Measuring Impact & Creating Policies for Social Media


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A overview of what Jewish day schools (and other nonprofits) need to know about measuring social media impact and creating social media guidelines/policies. Workshop delivered as part of AVI CHAI's Social Media Training Academy.

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Measuring Impact & Creating Policies for Social Media

  1. 1. Measuring Your Impact & Creating Policies for Social Media AVI CHAI Tech Academy March 30, 2011Elizabeth Ricca (@elizabethricca)Farra Trompeter (@farra)
  2. 2. What are your goals for social media?
  3. 3. Reasons NonprofitsCommunicate
  4. 4. What’s the value/purpose of eachgoal?•  When we engage parents, _____ will happen•  When we grow our email list of alumni, we can do _______ better•  ????
  5. 5. Measuring ROI•  How much money are you spending?•  How much staff time are you spending?•  Is the return (meeting your goals) proportional to the investment (time and money)? Remember: Return ≠ $ alone
  6. 6. Source: Internet Management for Nonprofits, pg 22
  7. 7. Image by
  8. 8. Types of Metrics 1.  Views 2.  Followers 3.  Engagement 4.  Conversion 5.  Feedback (bonus)Nonprofit Social Media Decision Guide, pg 13
  9. 9. Source:
  10. 10. What does success look like?
  11. 11. Set/Track Benchmarks•  Compare to your own performance•  Compare with peers•  Compare with general nonprofit industry
  12. 12. Source: 2011 eNonprofit Benchmarks Study,,
  13. 13. Use Tools to Measure Progress•  Google Analytics•  Facebook Insights•  TweetStats•  Feedburner•  PostRank•  Analysis Exchange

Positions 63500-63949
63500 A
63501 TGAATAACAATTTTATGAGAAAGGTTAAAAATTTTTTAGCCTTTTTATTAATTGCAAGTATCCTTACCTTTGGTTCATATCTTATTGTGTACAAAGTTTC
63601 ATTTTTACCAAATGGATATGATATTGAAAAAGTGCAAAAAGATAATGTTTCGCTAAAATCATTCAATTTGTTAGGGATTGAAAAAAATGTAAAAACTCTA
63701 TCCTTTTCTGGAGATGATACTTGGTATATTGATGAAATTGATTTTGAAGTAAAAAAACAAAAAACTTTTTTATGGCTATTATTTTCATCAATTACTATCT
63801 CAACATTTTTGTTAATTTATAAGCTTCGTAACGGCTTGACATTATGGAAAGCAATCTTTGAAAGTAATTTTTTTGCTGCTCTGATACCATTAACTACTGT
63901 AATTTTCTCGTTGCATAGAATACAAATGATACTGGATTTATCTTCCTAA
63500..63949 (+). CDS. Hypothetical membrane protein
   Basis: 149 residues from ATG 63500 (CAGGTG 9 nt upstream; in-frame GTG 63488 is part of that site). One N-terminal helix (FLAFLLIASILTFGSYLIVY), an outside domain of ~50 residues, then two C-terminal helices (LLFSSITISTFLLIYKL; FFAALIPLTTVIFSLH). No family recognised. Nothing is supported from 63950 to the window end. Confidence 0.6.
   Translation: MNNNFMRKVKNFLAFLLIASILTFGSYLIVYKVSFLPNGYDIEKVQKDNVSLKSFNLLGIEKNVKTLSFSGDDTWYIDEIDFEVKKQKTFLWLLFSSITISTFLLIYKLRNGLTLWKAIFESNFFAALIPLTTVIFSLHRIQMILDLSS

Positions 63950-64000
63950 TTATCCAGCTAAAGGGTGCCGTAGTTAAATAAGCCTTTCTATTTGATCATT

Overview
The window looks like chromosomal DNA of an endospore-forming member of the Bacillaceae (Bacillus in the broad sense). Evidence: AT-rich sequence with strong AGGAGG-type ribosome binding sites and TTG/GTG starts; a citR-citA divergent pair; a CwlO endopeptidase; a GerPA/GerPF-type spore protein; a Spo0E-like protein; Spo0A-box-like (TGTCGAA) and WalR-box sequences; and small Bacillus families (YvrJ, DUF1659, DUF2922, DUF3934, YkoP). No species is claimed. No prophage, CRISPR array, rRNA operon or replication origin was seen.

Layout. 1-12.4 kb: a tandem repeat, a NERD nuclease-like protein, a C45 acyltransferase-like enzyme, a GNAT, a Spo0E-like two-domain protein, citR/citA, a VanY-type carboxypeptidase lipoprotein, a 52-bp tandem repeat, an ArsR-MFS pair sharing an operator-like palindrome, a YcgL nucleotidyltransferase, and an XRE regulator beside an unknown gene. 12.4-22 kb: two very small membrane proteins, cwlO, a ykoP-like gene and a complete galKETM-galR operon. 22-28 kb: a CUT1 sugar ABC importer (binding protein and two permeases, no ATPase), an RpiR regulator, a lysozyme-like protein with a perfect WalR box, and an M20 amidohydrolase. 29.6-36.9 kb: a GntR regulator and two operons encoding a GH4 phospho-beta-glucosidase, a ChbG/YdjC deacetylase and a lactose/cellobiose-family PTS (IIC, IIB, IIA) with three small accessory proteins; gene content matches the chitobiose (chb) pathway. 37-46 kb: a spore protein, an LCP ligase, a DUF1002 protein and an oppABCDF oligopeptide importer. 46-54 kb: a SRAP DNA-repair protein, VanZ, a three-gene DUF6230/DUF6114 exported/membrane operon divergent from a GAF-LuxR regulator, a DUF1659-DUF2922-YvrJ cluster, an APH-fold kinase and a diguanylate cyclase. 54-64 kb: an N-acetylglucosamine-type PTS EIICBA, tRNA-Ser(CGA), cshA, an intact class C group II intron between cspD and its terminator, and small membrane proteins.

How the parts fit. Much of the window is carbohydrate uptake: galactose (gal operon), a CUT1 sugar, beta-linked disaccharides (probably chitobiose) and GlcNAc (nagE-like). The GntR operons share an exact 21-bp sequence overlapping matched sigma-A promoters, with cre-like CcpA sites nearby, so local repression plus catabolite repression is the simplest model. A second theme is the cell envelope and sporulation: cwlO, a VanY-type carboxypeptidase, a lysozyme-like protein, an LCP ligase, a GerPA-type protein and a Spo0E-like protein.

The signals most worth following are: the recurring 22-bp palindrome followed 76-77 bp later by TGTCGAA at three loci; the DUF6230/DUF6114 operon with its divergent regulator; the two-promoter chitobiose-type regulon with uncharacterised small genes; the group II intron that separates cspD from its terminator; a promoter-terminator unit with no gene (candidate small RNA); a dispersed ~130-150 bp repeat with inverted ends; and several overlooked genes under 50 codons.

14. 14. Dashboard Example: Facebook Activity April 2011Number of likes (at the end of the month)Number of likes in the past monthNumber of unlikes in the past monthTotal post viewsTotal post feedbackTotal number of postsAverage views per postAverage feedback per post
  15. 15. Dashboard Example: Facebook Activity April 2011Top referrerWall viewsInfo viewsWelcome viewsPhotos viewsGet Involved viewsEvents views
  16. 16. Source: Internet Management for Nonprofits, pg 48
  17. 17. Review Performance Monthly•  Website: referrals from social media sites•  Facebook: likers, views, comments, etc.•  Email: list size, open and clickthrough rates•  Twitter: Followers, retweets, lists, etc.• track clicks for the links you share
  18. 18. Assess Impact Quarterly•  What’s working? What’s not? •  What kind of links get likes and comments? •  Which tweets are most retweeted?•  Are you achieving your goals? •  If yes: How can you build on your momentum? •  If no: Why not? Most common reason = not enough time
  19. 19. Review Strategy Bi-Annually•  Examine goals—still relevant?•  Consider staff/time—is it enough?•  New tools we should explore?•  Revisit online engagement priorities•  Reprioritize as needed
  20. 20. Creating a social media policy
  21. 21. Why create a social media policyfor your school?
  22. 22. So what goes into asocial media policy?
  23. 23. 1. Overview of your social media presenceExample: AVI CHAI Foundation
  24. 24. Example: Vanderbilt University
  25. 25. 2. High-level guidance (PDF) Example: University of Michigan
  26. 26. AVI CHAI Foundation Social Media Guidelines •  Be smart •  Write what you know •  Be respectful •  Work matters •  Respect privacy of others •  Don’t tell secrets •  Be responsible
  27. 27. Think before you post: WWGT? Nana Jewel
  28. 28. 3. Specific guidelines•  Who’s in charge of social media for your school•  Who’s allowed to post•  Rules & expectations for specific tools•  Acceptable topics for online discussion•  Guidelines for using the school’s brand•  When to ask for help